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Stan Mikita and My Father

The Czech-born hockey legend inspired immigrants who desperately wanted to be accepted as full-fledged Canadians
Stan Mikita of the Chicago Blackhawks poses in Chicago, Oct. 17, 1961. (AP Photo/File)
Stan Mikita of the Chicago Blackhawks poses in Chicago, Oct. 17, 1961. (AP Photo/File)

When my parents immigrated to Canada in the early 50s, they were determined that we would become ‘good’ Canadians and that meant accepting Canadian culture and practices, no matter how different they were than their previous experiences (given they were Holocaust survivors, that was a good thing).  Regardless of their personal history, and the importance of certain religious or cultural practices in their lives, they clearly understood that the onus was on them to acclimatize to their new reality.

To my father, that meant finding out which sports were popular in Canada and learning to appreciate them.  Coming from Europe where soccer had been pretty well the only game in town, he knew nothing about the sport he was told was practically a religion in Canada, namely hockey, so he set out to educate himself by watching Hockey Night in Canada every week.  Initially, he didn’t see what the fuss was about but then he saw the Chicago Blackhawks playing the Montreal Canadiens one Saturday night and he noticed this very skilful centre for Chicago named Stan Mikita.  He watched Mr. Mikita being interviewed between periods and learned that he was born in Czechoslovakia and had immigrated to Canada at the age of 8 when the Russians invaded his home country.  And here he was, just a decade or so later, a respected and adored star in the National Hockey League.

My father could hardly contain his excitement because to him, this was proof that being a ‘greener’ right off the boat was no obstacle to success in his newly-adopted county.  From that day onwards, he was nuts about hockey and the world’s greatest fan of Stan Mikita and the Chicago Blackhawks.  To my father’s eternal disappointment, I became a Montreal Canadiens fan due to peer pressure from my classmates in school, and when Montreal played Chicago, my father and I would be glued to the TV, exchanging insults and critiques.  When Chicago won the Stanley Cup in 1961, I saw real tears in my father’s eyes, and when Stan Mikita hoisted the Stanley Cup, my father was so elated I was afraid he was going to have a stroke.

Sadly, my father passed away before Chicago would win another championship but he remained a Blackhawks fan until the day he died.  I thought about my father and his hockey passion a few weeks ago when Stan Mikita passed away.  I wondered if Mr. Mikita ever knew how much his success impacted eastern European immigrants like my father who saw in Mr. Mikita a kindred spirit and a symbol of the New World’s openness and acceptance (I would like Mr. Mikita’s family to know how much their father meant to people far removed from the hockey rink, and hopefully, they will see this story).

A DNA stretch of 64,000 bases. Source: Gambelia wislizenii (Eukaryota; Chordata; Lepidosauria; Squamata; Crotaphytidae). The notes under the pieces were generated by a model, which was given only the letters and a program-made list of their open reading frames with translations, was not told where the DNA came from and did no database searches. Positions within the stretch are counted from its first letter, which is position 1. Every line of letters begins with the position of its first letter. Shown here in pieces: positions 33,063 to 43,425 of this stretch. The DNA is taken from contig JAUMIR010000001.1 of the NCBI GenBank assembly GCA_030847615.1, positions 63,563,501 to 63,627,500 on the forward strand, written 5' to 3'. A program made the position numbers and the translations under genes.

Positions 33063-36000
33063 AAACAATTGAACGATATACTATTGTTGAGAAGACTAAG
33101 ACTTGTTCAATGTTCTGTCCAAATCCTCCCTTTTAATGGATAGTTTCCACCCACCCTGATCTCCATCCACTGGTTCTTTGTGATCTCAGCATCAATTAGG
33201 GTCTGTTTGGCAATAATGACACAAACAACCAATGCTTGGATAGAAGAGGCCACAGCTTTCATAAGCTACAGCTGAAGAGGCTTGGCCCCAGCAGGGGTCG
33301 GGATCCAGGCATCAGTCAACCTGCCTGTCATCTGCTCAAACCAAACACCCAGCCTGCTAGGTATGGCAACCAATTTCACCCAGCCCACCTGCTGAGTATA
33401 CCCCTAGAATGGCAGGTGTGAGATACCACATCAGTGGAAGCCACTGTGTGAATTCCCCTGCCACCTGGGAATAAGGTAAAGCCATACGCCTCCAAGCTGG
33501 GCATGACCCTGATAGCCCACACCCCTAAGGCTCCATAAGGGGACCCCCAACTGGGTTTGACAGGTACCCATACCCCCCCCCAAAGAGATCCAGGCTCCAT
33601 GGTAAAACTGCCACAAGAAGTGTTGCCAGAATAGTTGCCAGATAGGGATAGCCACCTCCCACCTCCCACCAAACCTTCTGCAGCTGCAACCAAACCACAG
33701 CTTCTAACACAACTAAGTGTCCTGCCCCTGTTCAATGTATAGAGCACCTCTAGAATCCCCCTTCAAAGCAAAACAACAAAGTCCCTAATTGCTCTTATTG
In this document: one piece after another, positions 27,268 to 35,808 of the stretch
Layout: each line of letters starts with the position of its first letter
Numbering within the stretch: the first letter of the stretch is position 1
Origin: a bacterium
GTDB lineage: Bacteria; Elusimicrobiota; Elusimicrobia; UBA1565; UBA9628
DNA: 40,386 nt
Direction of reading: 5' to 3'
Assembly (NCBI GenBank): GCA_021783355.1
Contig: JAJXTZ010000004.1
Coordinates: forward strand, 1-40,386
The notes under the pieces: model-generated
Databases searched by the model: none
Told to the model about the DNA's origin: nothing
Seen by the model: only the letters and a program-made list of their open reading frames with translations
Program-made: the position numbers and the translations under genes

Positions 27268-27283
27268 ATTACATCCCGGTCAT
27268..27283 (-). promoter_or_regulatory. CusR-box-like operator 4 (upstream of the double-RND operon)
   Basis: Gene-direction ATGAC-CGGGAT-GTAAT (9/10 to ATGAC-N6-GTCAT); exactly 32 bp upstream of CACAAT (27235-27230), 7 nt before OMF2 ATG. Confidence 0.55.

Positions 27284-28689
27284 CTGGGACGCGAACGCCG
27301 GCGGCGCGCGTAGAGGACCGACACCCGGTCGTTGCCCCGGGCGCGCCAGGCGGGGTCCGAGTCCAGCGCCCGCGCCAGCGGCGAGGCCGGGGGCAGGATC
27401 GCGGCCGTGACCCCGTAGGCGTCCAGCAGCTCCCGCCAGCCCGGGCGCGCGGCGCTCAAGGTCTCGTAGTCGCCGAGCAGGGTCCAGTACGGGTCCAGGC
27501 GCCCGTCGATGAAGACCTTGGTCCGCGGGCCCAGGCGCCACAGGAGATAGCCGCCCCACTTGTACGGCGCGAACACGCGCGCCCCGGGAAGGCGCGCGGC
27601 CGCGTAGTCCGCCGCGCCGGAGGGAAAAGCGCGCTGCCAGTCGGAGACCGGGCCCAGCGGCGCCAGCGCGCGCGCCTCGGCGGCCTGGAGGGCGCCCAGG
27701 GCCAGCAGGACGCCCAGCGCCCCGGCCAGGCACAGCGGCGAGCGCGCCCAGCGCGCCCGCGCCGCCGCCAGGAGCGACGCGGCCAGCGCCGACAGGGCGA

The story of Stan Mikita and my father neatly encapsulated the North American immigrant reality in the 1950s. Whatever their origins, whatever their beliefs or affiliations, immigrants like my parents wanted more than anything else to be accepted as simply Canadians or Americans, not Hungarian-Canadians or Italian-Americans or any other dual identity.  They learned the language (or languages in the case of Quebec), they abided disagreeable dictates (such as our having to sing Christian hymns at the start of each school day), they even learned to whine about the weather just like every other Canadian.  It never occurred to them to complain if the way things were done in Canada was dramatically different than what they were used to in the old country.  They were simply grateful to be able to begin a new life in a country that didn’t penalize them for the wrong geographical origins or religion or beliefs.

Falling birth rates, an aging population, labor shortages; all of these present-day phenomena dictate the need to maintain a healthy flow of immigrants.  But as much as the country benefits from immigration, the newcomers must also be grateful for all the opportunities and generosity they enjoy in their new homelands.  This is a lesson that was clearly understood by my parents and one can only hope that the more recent generations of immigrants have also absorbed that important reality.

There may be some less-than-perfect political or social situations with which immigrants must contend, and hockey might not become the passion for newcomers that it was for my father, but people coming here should know and acknowledge that there is so much about Canada and the US to admire, respect and embrace.

About the Author
Businessman, son of Holocaust survivors, father of two, grandfather of one, married for 43 years. Born in Israel but lived in Canada for most of my life. Proud and vocal Zionist.
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